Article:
beauty-from-ashes

Lord bring us beauty from ashes.  Love each other…love matters…and how we love matters even more.

 

 

 

The face of courage…

In the weeks following speaking at church, people have been telling me that I am brave…that it took a lot of courage to do what I did.  I appreciate their kind words.  It would have been much harder to get up there if I didn’t have so many people praying for me.  I know that sounds cliché, but it’s true.  I really felt like Jesus was sitting on that stage with me.  It gave me the strength to share what I did.  The harder part for me has been the aftermath.  I knew it would be difficult…living in the tension of wondering what people are thinking of me.  The tension of worrying about people being upset and possibly leaving my church…just for having the conversation.  I know that discussions are taking place, but I don’t know the content of those discussions.  I knew all of this going into that Sunday morning, but courage doesn’t mean things will be easy.

Courage looks different depending on the circumstances:

The little girl who is afraid of water, but trusts her dad and leaps into the pool into his arms…has courage.

The little boy who rides his bike without the training wheels for the first time…has courage.

The child who raises their hand in class to answer a question…has courage.

The parent who teaches their child how to drive…has courage…can I get an AMEN (smile).

The recovering addict who swings their legs over the edge of their bed in the morning and faces the day sober…has courage.

The soldier who defends our country…has courage.

The family who waits for their soldier to come home…has courage.

There are many courageous things that people do every day.

I didn’t want to write about this topic.  I felt there had already been a plethora of discussion about it already.  You would have to be living under a rock to not have heard all the verbiage about Caitlyn Jenner recently. Especially when she received the Arthur Ashe award for courage.  Many were up in arms about her receiving such an award.  I like the saying…’Comparison is the thief of joy,’ but I think comparison is the thief of a lot of things.  I don’t think anyone has the right to tell someone they aren’t courageous just because their courage looks different then someone else’s. My guess is that the people who had a problem with her getting the award have never known a transgender person…or the parent of a transgender person. They’ve never buried a transgender child or held vigils at a hospital bed because someone tried to murder them. How would they know what any of them have gone through? How can they judge their courage?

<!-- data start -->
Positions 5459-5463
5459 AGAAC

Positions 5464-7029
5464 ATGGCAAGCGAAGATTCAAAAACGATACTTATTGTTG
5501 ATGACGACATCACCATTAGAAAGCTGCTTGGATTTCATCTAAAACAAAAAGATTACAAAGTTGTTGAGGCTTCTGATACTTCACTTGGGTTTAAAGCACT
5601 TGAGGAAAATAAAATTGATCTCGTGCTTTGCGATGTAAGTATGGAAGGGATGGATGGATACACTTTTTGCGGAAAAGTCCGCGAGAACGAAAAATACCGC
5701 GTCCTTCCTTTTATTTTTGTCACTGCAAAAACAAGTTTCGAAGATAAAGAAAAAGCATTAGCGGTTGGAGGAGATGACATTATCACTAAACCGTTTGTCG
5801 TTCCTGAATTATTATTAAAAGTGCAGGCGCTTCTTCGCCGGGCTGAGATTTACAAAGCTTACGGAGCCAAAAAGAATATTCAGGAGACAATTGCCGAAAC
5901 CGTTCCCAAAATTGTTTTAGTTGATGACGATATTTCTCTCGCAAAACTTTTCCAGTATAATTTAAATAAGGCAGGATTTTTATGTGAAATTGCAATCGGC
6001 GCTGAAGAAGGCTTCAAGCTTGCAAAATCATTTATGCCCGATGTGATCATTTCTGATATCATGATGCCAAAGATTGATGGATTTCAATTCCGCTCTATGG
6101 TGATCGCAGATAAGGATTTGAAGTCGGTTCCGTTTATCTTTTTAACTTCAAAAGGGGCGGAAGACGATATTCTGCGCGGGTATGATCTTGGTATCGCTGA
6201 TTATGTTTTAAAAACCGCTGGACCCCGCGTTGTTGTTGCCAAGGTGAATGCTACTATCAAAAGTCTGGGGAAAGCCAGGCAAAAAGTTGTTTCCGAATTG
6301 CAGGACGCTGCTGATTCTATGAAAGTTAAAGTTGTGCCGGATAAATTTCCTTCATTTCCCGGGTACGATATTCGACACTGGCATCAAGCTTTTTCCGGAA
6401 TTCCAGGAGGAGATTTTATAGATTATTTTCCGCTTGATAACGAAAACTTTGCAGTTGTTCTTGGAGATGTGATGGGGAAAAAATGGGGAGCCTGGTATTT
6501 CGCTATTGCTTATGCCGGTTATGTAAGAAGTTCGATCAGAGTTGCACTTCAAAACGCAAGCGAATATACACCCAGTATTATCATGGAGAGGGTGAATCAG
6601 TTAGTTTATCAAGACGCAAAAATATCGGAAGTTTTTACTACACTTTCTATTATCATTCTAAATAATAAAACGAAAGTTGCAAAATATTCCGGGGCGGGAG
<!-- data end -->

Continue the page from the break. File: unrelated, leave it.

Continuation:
I felt prompted to write about this when I first saw the courage comparisons that were being posted.  I ignored it.  Like I said…so many people had already written about it.  Unfortunately, I still see the jokes on FB about Caitlyn Jenner.  And I guess the straw that broke the proverbial camel’s back…was my birthday.  On July 23rd, a transgender woman was murdered…the eleventh this year.  She was 66 years old and was stabbed to death…left for dead in the street.  So you see, the meme’s that you post on FB about Caitlyn Jenner and others make a difference…in a bad way.  They contribute to the misunderstanding of other human lives.  They portray that person themselves as a joke…and I think that is dangerous.

So whether you agree with the person or not…think about what you post.  Think about who may see that post.  The suicide rate among transgender teens is staggering.  Please don’t contribute to their pain.  Think of what it might be like to walk in their shoes…

 

walk_a_mile_in_my-101006

 

Love each other because love matters…but how we love matters even more.